The latest revelations from the Edward Snowden trove of documents says that the NSA and GCHQ kept track of the people who visited the Wikileaks site, as part of its international campaign to put pressure on WikiLeaks and Julian Assange. This appeared in an article by Glenn Greenwald and Ryan Gallagher in their new news medium The Intercept.
The system used by GCHQ to monitor the WikiLeaks website – codenamed ANTICRISIS GIRL – is described in a classified PowerPoint presentation prepared by the British agency and distributed at the 2012 “SIGDEV Conference.” At the annual gathering, each member of the “Five Eyes” alliance – the United States, United Kingdom, Canada, Australia and New Zealand – describes the prior year’s surveillance successes and challenges.
In a top-secret presentation at the conference, two GCHQ spies outlined how ANTICRISIS GIRL was used to enable “targeted website monitoring” of WikiLeaks (See slides 33 and 34). The agency logged data showing hundreds of users from around the world, including the United States, as they were visiting a WikiLeaks site –contradicting claims by American officials that a deal between the U.K. and the U.S. prevents each country from spying on the other’s citizens.
The IP addresses collected by GCHQ are used to identify individual computers that connect to the Internet, and can be traced back to specific people if the IP address has not been masked using an anonymity service,
The article also describes the problem the US government faced with their ambition to prosecute WikiLeaks and Assange that they now also face with prosecuting Glenn Greenwald, Laura Poitras and others involved with the Snowden leaks.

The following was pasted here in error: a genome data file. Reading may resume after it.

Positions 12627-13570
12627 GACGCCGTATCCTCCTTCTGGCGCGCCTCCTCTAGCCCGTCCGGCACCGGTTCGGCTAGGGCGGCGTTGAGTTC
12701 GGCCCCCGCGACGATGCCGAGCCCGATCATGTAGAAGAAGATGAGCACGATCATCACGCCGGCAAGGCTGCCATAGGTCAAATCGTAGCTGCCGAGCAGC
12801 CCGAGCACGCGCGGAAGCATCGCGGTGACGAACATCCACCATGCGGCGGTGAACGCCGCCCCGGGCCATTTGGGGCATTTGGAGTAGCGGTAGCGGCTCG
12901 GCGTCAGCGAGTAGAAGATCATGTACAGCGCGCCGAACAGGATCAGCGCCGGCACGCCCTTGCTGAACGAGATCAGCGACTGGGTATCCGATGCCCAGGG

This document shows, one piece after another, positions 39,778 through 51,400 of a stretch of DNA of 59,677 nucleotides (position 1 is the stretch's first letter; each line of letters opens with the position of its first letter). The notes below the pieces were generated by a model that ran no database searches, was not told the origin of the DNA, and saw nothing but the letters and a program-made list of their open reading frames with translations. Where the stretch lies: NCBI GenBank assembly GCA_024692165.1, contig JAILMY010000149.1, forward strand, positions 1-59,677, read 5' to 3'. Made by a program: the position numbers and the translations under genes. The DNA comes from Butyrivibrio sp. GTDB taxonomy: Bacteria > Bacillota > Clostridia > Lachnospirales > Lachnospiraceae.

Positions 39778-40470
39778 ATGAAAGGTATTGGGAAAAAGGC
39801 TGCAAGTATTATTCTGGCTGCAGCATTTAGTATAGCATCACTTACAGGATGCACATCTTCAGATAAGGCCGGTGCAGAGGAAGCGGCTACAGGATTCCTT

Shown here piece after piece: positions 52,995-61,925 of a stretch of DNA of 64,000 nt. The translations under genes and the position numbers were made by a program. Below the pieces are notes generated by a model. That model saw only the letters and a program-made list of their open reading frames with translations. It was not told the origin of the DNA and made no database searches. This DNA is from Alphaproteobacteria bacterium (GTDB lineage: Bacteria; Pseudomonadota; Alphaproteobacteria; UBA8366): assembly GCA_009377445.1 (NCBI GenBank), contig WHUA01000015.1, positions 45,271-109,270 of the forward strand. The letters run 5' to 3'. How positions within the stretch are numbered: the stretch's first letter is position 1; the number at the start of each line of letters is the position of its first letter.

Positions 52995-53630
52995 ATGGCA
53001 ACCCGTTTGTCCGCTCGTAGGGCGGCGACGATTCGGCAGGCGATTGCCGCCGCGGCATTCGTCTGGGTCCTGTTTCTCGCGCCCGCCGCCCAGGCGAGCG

In November 2013, The Washington Post, citing anonymous officials, reported that the Justice Department strongly considered prosecuting Assange, but concluded it “could not do so without also prosecuting U.S. news organizations and journalists” who had partnered with WikiLeaks to publish the documents. According to the Post, officials “realized that they have what they described as a ‘New York Times problem'” – namely, that any theory used to bring charges against Assange would also result in criminal liability for the Times, The Guardian, and other papers which also published secret documents provided to WikiLeaks.
I love the phrase ‘New York Times’ problem. It captures so perfectly the ambiguous relationship that the major establishment media have with government and which has been exploited so brilliantly by Snowden and his allies.
Incidentally, since I have visited the WikiLeaks site many times ever since I became aware of it, and have contributed money to it, I may well be on the NSA’s radar. Not that I care.